If you were aboard the Gal between 1961 and 1964, you might recognize some of the faces in a video, slide show just added to the Ships History / Video page.  The slide show was submitted by shipmate Charles Renshaw  (FN R-division 61-64)  who says it was put together by his grandson. 

Before sending me the DVD containing the slide show, Charles sent Keith and me an email wondering why there hadn't been any activity on this blog since 2011.  We both sort of told him it's the shipmate's website -- not Bob & Keith's. It will only remain interesting, if the association members continue to submit photos, videos, articles of interest...

If you haven't digitized your old photos yet, it's never been easier to get it done.  Walgreens Drug Store will copy photos to a DVD  for 49 cents an image plus about $10 for the DVD.  Better yet tell your kids or grand kids that a digital record of your Navy days would make a great gift -- much better than another ______ (insert here whatever you have more than enough of already).  Then send me a copy -- I'll return it if requested.  Just email me and I'll reply with mailing instructions.

It's your website -- it's up to you.
Bob Rank, BM3, 1966-68

Friday, October 7, 2011

Galveston, Departing

On September 15th, the last skipper of the USS Galveston CLG3, James W Montgomery, was laid to rest in Arlington National Cemetery during a ceremony befitting his national service.  Our association president, Stan Shock attended the ceremony and shared the material presented below.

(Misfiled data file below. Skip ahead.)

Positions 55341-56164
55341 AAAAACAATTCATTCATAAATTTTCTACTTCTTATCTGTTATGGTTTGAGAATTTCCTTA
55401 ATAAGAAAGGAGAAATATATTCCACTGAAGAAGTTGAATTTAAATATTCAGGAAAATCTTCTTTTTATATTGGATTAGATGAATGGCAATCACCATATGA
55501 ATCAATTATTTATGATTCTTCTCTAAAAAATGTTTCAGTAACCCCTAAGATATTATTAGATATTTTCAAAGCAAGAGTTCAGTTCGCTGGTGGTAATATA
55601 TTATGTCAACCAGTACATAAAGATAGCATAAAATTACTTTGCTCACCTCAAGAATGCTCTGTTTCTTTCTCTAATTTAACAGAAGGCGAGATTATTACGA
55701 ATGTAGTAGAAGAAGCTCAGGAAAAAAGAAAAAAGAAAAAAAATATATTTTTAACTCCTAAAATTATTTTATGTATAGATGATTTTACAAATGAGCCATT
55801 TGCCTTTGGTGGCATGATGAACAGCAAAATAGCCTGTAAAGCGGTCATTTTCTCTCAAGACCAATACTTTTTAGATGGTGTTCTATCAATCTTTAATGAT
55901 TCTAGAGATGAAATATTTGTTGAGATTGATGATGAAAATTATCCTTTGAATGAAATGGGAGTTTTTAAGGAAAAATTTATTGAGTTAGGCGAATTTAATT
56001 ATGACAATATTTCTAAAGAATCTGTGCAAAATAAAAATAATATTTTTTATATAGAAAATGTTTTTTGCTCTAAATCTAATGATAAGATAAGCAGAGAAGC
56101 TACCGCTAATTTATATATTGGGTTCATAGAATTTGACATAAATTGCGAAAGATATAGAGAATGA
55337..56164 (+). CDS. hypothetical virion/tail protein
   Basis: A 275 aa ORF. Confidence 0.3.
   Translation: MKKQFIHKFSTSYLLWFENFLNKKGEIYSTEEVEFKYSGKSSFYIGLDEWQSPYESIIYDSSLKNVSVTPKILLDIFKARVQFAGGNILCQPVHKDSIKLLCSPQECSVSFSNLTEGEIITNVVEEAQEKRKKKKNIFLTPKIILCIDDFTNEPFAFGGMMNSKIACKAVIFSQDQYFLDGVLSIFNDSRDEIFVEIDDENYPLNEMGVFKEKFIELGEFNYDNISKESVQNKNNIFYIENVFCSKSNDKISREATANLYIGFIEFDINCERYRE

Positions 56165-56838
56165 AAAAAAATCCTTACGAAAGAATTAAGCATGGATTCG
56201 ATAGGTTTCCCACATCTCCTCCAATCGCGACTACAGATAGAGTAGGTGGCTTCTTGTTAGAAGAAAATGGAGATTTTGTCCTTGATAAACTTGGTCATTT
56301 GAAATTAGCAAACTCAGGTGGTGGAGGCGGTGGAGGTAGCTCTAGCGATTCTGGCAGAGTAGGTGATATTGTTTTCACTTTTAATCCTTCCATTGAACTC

Just two years ago, Rear Admiral Montgomery (Ret) was the honored speaker at the dedication ceremony for the USS Galveston Plaque at the US Navy Memorial Museum in Washington, DC. A video recording of his speech is available on this website in the History/Video section or from the following link

In addition to being the last Galveston CO (1969-70), Admiral Montgomery was last surviving Galveston CO.
To Captain Montgomery and all those that preceded him, the crews of the Galveston salute you,



Friday, July 15, 2011

Navy Terminology List Added

Our shipmate, Dave Love, sent us a link to a interesting web page built by the USN having a long list of navy terms and their origin. I enjoyed reviewing the list and learned some things to boot *.

Rather than just copying the link here, I decided to copy the whole list to our website in the "Ship's History" area accessible from the home page. I figured the Navy owes us something. I also added a submission form where anyone can send additional words with origins to grow the list.

Check it out. Go to the Galveston Home Page, click on menu item Ship's History, then click anchor next to Naval Terminology.

* To boot -- term has nothing to do with footwear. The 'boot' is thought to be a derivative of the earlier old English 'bat' meaning 'good or useful'.

Finally, this picture is not my buddy Dave Love and really has nothing to do with anything. Any objections?

Bob Rank
BM3 1966-68